From Baghdad to Doraville 

An Iraqi refugee finds safety in America

Page 2 of 4

I was stunned [by the invasion]. But I didn't like the Americans' way of dealing with it – bombing and killing innocent people because of Saddam. Always I am against war and violence.

In the mid-1990s, Iraq's economy was devastated by a U.N. economic embargo that remained in effect until the U.S. invasion in 2003. During this time, Ali began work as an interpreter for tourists and, eventually, foreign journalists. He had learned English as a child by reading newspapers.

There was a newspaper in Iraq published in Arabic and English. I would read the Arabic version and compare it to the English. London is my dream city. I don't know why. My father was going to London from time to time. He told me how clean it is, how well-organized it is, how English people are punctual.

[After the war] I worked at a hotel. I was helping foreigners hire taxis and translate for taxi drivers. I was working very hard. The embargo made lives very difficult for everybody. My father was able to work, but it wasn't enough money. We were getting poor after we'd been rich. Life was paralyzed. The embargo was killing Iraqis, not the government.

In 2003, I started working directly with Western journalists. A driver [for a Western broadcaster] came to me and said, "I need your help to translate." I was working illegally. During Saddam's time, you needed to have permission to help journalists. But it was really chaos in Iraq because the war was coming. The government was busy preparing themselves.

It was only after he became a working adult with access to outside media that Ali began to understand the extent of Saddam Hussein's brutality and the motives for wars he started or helped provoke between 1980 and his overthrow.

At that time, it was complicated. We didn't understand everything [about Saddam]. Everybody agrees that Saddam was part of the CIA and he was getting support from the American government undercover. Everybody remembers when Rumsfeld shake hands with Saddam at his palace [in 1983, as an envoy of the Reagan administration]. He was motivated by the Americans to stop the Iranian Islamic Revolution. Because he was crazy, he did it.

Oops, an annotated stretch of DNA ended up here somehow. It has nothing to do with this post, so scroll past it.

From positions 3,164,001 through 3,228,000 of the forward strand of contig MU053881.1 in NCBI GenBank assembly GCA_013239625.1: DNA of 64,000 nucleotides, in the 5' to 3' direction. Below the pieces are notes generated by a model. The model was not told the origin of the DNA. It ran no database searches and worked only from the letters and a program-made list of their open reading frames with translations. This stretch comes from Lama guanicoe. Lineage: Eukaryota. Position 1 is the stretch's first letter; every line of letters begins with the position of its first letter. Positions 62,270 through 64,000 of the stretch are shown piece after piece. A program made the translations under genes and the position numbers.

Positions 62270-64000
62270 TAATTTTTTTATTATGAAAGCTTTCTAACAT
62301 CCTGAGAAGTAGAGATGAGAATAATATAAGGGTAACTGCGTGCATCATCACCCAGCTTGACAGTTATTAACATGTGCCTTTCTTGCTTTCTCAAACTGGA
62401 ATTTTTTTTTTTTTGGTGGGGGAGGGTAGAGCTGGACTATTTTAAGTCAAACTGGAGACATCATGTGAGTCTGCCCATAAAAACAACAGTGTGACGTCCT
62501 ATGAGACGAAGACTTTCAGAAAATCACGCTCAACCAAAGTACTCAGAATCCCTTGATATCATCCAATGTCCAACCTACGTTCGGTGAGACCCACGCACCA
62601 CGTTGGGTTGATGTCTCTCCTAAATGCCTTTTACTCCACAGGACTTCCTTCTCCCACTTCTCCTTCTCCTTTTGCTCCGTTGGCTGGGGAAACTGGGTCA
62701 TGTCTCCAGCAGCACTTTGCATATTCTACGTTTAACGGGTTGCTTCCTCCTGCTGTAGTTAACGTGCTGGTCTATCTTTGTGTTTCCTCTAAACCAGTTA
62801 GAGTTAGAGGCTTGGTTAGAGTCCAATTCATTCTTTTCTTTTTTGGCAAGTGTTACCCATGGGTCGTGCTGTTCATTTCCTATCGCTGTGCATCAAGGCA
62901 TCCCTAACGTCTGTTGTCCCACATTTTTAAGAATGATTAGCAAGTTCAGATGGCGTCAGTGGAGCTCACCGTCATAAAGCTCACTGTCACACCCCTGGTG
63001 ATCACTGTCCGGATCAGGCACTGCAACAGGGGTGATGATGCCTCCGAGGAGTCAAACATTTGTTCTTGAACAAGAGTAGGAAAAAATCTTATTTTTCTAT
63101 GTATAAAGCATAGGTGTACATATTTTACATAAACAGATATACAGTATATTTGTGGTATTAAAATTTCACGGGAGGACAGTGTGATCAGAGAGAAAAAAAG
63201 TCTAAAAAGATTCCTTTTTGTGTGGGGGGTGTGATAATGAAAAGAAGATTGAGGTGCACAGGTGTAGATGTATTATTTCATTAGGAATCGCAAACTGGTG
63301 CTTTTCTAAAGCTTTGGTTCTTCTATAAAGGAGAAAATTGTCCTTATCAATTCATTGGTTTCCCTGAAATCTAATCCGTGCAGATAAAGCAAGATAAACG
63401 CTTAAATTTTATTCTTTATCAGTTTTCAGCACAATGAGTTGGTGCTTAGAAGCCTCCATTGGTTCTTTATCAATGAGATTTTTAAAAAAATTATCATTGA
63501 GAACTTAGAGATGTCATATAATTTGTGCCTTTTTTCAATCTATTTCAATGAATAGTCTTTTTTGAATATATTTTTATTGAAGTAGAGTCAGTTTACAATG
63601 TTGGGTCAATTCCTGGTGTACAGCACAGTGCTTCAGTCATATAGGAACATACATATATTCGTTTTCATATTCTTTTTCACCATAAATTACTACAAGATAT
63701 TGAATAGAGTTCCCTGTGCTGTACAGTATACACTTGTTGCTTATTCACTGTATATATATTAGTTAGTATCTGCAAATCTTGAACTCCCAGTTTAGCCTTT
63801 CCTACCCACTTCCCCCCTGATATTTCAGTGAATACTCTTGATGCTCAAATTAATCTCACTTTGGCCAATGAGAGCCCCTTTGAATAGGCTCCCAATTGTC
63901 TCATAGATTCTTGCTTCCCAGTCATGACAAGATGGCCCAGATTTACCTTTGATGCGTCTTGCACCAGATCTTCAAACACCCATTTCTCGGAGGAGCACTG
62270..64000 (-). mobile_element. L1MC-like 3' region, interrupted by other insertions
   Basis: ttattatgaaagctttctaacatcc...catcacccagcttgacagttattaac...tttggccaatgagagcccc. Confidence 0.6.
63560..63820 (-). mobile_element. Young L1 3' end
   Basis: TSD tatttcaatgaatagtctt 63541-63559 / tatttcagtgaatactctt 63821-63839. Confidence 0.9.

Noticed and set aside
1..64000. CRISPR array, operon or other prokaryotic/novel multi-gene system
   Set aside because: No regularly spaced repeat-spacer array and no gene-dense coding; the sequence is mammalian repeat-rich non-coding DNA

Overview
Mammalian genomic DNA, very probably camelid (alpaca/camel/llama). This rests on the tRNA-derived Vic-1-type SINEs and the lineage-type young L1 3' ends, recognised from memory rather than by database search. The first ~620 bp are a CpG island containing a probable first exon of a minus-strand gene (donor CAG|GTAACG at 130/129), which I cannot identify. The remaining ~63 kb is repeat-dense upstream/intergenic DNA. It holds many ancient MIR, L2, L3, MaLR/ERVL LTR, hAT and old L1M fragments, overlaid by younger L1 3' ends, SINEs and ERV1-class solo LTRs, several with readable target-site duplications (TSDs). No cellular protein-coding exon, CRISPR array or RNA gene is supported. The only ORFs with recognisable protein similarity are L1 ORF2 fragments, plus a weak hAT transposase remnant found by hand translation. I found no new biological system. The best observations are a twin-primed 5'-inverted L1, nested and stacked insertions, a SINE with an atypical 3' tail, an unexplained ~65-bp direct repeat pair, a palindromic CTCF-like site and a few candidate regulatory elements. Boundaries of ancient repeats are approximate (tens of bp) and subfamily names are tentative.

I didn't know about Halabja [the 1988 gassing of Kurds by Saddam's forces] until the 1990s. The newspapers we had at the time were from the government. They praised the government. Iraqis almost made Saddam God on Earth.

Saddam was a disaster. He was mad. My opinion was that he should be overthrown. By Americans or by Iraqi people, I didn't care who. I was dreaming of traveling freely, or criticizing the government.

In February 2003, Ali's friends in the Western press had convinced him a U.S. invasion was inevitable. He warned his family, but they didn't believe it would be an invasion. They expected it would be like 1991 or 1998, when the United States bombed but did not invade.

I was telling my relatives, my family that [the United States is] going to overthrow Saddam but they couldn't believe it. They said, "Oh, you're always making very little things very serious."

I took with me [a Western news correspondent he worked with] to my house. He was begging my parents to move because we were living close to a military base, which everybody knew would be bombed. He was begging, but they wouldn't listen.

U.S. forces invaded Iraq March 20, 2003, and rolled into Baghdad without strong opposition. Ali's family survived the invasion. He thought things would quickly get better; his father believed otherwise.

My father was saying that when Saddam is overthrown we [Sunnis] will suffer a lot. I was arguing with my father. "Why? Why do you believe so? We've been living here among Shiites and they are friends to us. They are brothers. We support each other."

He said, "I'm not talking about innocent people. I'm talking about the leaders. The stupid clerics. Where are they gonna come from? Iran." He was right, I'm afraid to say.

I was telling my friends that we're gonna live a nice life. After nine or 10 months, I realized the Americans had no idea what they were going to do. They made the enemies of the Iraqi people by stupid things.

The biggest mistake was disbanding the Iraqi army. Four hundred thousand men [suddenly had no job]. Four hundred thousand families were starving. When you have kids starving, you will do anything to feed them – join the militias, and excuse my language, join fucking al-Qaeda.

Comments (5)

Showing 1-5 of 5

Add a comment

Subscribe to this thread:
Showing 1-5 of 5

Add a comment

Latest in Cover Story

Readers also liked…

  • Broken City

    March 17 is the last chance voters have to decide the fate of Atlanta’s $250 million infrastructure bond package. Here’s what you need to know.
  • Soul-Saving Mission 7

    One extra spicy chef’s divinely inspired recipe to make Atlanta the soul food capital of the world

More by Andisheh Nouraee

Restaurant Review: Bread & Butterfly
Restaurant Review: Bread & Butterfly

Search Events

  1. Goat Farm Economics 5

    Can art and good old-fashioned capitalism breathe new life into one of Atlanta’s most historic and overlooked neighborhoods?
  2. Solving downtown's homeless problem begins with taking the red pill 95

    Peachtree-Pine homeless shelter is the root of downtown's image problem
  3. Unanswered: CL's metro Atlanta officer-involved shooting database

Recent Comments

© 2016 Creative Loafing Atlanta
Powered by Foundation